Neighbourhood social environment and depressive symptoms in mid-life and beyond

Mai Stafford, Anne Mcmunn, Roberto De Vogli

Research output: Contribution to journalArticlepeer-review

49 Scopus citations


This prospective study examines the relationship between aspects of the neighbourhood social environment and subsequent depressive symptoms in over 7,500 participants of the English Longitudinal Study of Ageing (ELSA). Neighbourhood social environment at baseline was operationalised using four items capturing social cohesion and three items capturing perceived safety and associations with the Center for Epidemiologic Studies Depression Scale (CES-D) at two-year follow-up were assessed. Friendship quality and personal sense of control were tested as mediators of this relationship using structural equation modelling. Neighbourhood social cohesion was found to be associated with reporting fewer depressive symptoms independent of demographic and socioeconomic factors and baseline depressive symptoms. Friendship quality and sense of control mediated this association. The study highlights that greater personal sense of control, higher quality friendships and fewer depressive symptoms are found in neighbourhoods seen to be characterised by higher social cohesion.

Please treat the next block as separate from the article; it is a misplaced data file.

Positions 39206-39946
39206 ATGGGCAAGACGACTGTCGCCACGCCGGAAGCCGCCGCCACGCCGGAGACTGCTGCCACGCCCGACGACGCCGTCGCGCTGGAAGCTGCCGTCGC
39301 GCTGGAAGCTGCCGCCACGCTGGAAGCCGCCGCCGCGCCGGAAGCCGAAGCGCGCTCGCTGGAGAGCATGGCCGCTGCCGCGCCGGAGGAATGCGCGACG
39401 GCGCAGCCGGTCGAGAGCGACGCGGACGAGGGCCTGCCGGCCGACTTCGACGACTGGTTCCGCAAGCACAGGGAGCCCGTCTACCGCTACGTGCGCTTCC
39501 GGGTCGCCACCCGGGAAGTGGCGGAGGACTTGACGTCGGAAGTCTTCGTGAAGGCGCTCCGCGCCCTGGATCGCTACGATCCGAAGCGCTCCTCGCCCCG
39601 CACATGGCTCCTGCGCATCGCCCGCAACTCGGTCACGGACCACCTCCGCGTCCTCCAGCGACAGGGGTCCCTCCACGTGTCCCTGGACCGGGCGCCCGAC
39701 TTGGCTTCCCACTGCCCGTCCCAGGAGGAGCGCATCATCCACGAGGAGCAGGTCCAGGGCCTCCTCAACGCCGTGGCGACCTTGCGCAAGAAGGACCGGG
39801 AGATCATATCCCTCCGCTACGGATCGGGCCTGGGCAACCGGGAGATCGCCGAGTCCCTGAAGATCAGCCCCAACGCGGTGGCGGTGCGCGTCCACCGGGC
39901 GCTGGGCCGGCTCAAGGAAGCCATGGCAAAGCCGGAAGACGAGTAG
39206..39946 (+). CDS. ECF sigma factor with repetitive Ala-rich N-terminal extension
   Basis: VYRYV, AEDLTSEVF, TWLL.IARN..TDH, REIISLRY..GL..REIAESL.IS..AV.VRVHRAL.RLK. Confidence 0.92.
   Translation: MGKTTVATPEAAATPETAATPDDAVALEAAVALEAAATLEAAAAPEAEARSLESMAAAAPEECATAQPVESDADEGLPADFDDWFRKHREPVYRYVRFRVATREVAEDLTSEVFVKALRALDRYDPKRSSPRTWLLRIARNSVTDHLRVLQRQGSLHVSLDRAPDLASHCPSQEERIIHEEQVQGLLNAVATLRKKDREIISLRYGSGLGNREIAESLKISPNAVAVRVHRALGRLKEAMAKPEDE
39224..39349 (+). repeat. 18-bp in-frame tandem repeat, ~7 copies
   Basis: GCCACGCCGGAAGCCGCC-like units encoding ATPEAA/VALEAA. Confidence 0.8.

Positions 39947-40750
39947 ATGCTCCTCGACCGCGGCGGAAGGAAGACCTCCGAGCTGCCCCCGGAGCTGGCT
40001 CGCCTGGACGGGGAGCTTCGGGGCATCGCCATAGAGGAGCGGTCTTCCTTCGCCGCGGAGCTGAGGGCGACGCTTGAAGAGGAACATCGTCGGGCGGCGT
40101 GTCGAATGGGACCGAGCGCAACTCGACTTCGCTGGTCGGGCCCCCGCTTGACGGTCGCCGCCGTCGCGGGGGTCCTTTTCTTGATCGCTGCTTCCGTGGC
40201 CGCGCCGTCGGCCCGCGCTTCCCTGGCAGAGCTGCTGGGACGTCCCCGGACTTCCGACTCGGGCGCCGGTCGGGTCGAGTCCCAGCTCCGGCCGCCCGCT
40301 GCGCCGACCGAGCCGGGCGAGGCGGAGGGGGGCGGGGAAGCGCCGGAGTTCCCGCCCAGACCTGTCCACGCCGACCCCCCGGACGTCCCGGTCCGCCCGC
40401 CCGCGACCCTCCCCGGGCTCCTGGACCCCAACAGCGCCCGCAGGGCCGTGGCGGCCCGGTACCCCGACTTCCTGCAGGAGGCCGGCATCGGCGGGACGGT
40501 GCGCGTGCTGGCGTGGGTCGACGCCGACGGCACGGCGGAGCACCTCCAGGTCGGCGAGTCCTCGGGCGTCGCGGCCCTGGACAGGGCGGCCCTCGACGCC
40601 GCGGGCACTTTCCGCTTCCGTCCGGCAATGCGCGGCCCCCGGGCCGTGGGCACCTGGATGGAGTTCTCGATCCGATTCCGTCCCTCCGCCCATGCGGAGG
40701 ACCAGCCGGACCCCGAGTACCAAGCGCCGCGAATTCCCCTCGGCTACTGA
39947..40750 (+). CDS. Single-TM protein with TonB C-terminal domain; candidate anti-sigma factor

Original languageEnglish (US)
Pages (from-to)893-910
Number of pages18
JournalAgeing and Society
Issue number6
StatePublished - Aug 2011
Externally publishedYes


  • friends
  • friendship quality
  • neighbourhood
  • prospective study
  • sense of control

ASJC Scopus subject areas

  • Geriatrics and Gerontology
  • Health(social science)
  • Public Health, Environmental and Occupational Health
  • Arts and Humanities (miscellaneous)
  • Social Psychology


Dive into the research topics of 'Neighbourhood social environment and depressive symptoms in mid-life and beyond'. Together they form a unique fingerprint.

Cite this